WKKF President and CEO La June Montgomery Tabron, along with Director of Mississippi and New Orleans programming, Rhea Williams-Bishop, will be live with Mississippi Free Press on March 24. Tune in at 6 p.m. CST as these “urgent disruptors” talk about WKKF’s record grantmaking in 2021 (have you heard?!), the importance of truth-telling and the stories of community impact in Mississippi.
Two Indigenous women in Chiapas, Mexico, are leading water-management committees in communities cut off from government water systems. It is life-saving work where a lack of access to clean water causes severe health problems, especially in children. WKKF grantee Cántaro Azul has supported this work in Sitalá, Chiapas, through trainings in community water management. Teamwork makes the dream work — and the water work.
Women’s leadership in Mexico is also being highlighted for the development of community gardens in the highlands of Chiapas. The initiative was created by several organizations with the intent of improving access to quality food, building capacity in agricultural practices and fostering leadership development among local women. WKKF supports the work through a grant to Fondo de Conservación El Triunfo to increase access to income-generation opportunities for women through entrepreneurship and the establishment of women-led initiatives.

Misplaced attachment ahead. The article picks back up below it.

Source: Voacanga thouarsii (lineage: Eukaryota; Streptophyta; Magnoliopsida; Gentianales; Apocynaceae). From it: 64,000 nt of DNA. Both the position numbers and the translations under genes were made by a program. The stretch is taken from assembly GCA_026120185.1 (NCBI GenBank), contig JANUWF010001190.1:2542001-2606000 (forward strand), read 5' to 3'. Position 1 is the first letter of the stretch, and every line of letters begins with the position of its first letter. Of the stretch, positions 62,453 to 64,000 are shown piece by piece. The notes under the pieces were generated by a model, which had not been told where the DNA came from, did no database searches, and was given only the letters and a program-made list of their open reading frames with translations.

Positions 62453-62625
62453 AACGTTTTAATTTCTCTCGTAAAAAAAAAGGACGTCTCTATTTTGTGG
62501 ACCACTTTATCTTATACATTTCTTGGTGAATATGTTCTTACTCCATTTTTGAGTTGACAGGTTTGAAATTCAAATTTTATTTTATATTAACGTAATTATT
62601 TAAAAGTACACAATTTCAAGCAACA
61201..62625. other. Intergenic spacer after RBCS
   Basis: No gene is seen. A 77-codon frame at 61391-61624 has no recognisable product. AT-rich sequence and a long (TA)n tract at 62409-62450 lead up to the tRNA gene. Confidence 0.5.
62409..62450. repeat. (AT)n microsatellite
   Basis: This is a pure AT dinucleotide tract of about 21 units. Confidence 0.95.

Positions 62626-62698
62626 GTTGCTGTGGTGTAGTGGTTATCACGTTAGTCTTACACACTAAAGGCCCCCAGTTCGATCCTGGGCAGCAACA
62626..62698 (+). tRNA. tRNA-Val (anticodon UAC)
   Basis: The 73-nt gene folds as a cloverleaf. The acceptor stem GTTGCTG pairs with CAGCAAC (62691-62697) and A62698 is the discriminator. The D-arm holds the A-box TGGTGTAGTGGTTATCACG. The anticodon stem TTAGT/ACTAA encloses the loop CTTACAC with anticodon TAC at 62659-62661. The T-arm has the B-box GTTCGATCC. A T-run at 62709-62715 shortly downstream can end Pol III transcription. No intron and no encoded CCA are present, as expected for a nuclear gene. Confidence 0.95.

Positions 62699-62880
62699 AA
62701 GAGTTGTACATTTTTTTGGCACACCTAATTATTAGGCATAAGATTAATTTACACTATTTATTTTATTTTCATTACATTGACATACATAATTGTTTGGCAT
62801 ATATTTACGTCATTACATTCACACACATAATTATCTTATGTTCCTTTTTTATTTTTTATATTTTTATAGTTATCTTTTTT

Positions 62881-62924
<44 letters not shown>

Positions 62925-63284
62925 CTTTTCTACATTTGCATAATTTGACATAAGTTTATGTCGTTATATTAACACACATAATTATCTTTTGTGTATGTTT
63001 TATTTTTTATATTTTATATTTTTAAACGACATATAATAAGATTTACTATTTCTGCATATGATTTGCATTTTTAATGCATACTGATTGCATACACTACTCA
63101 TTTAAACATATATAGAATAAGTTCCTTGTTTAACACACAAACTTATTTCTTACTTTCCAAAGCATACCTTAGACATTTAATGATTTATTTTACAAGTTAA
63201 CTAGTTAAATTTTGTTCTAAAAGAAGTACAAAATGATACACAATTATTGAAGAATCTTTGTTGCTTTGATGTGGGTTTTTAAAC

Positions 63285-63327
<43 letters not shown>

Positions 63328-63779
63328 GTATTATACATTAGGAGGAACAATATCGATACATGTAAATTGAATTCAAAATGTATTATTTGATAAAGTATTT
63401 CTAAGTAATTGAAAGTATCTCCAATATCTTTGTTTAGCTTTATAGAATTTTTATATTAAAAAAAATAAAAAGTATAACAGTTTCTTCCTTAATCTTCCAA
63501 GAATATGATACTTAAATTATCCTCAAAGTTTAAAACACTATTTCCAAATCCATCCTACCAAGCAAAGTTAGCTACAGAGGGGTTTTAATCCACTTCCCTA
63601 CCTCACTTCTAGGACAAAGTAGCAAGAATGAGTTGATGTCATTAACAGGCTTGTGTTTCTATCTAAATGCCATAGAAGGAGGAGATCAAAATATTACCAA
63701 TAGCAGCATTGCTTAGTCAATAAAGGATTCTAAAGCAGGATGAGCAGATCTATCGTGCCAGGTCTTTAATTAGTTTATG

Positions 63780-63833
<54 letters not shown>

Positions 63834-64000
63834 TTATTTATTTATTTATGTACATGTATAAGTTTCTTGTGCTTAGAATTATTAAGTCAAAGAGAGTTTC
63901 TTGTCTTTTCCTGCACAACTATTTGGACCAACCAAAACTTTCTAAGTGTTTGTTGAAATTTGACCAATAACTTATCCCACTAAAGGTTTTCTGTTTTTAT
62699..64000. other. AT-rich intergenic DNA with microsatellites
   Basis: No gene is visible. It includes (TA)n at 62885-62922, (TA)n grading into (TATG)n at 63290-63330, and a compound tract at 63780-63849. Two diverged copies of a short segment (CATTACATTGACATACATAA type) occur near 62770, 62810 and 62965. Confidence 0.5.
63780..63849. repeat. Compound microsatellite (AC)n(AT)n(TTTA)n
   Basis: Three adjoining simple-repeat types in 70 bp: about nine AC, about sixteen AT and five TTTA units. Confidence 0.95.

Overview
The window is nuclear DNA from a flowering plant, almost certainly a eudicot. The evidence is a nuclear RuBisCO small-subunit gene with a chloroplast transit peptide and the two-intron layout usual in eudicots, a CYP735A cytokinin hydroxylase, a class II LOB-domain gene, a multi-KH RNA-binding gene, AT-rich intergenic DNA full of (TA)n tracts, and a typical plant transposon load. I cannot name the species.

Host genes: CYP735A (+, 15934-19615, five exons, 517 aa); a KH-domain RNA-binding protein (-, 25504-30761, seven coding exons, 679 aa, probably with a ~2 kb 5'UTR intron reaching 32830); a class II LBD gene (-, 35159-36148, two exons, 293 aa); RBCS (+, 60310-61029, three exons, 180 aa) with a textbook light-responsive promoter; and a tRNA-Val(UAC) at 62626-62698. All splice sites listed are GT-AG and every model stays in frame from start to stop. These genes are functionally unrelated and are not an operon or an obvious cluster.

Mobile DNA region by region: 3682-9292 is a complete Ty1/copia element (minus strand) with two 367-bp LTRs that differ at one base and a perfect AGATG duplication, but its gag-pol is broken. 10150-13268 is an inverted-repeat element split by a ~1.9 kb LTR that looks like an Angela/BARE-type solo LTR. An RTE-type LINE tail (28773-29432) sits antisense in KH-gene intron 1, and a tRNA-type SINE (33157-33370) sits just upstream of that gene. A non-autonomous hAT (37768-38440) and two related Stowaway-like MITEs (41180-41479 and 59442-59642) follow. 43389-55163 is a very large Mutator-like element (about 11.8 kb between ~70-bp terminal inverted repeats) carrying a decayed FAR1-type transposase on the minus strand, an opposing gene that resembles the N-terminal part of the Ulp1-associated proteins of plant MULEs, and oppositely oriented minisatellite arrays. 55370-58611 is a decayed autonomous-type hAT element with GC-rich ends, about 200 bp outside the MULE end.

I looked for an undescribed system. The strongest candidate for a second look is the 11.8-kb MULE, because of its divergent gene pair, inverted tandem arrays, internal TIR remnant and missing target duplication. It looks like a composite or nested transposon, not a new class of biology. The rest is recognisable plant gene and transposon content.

The University of Notre Dame (UND) received $3.4 million to support education in Haiti. The institution’s Global Center for the Development of the Whole Child was awarded grants from the W.K. Kellogg Foundation, the LEGO Foundation and USAID to fund its resilient education programming in Haiti. The support from WKKF is part of an ongoing effort to strengthen holistic child development through three pillars of Haitian society: school, home and church. UND’s role is to foster collaboration among the three major education stakeholders in Haiti – the Ministry of Education, the Catholic Church and the Protestant Church – to create and implement a common vision for strengthening education in the country, especially in areas hit by the August 2021 earthquake.
Nearly 40 million kids in the United States are currently insured through Medicaid and/or the Children’s Health Insurance Program (CHIP), which offers health insurance to children in low-wealth families. But the protections are at risk of expiring for at least 6.7 million of those kids if states don’t take time to administer their Medicaid programs correctly. Here are some actions community members, as well as state and federal policymakers can take to minimize this disenrollment.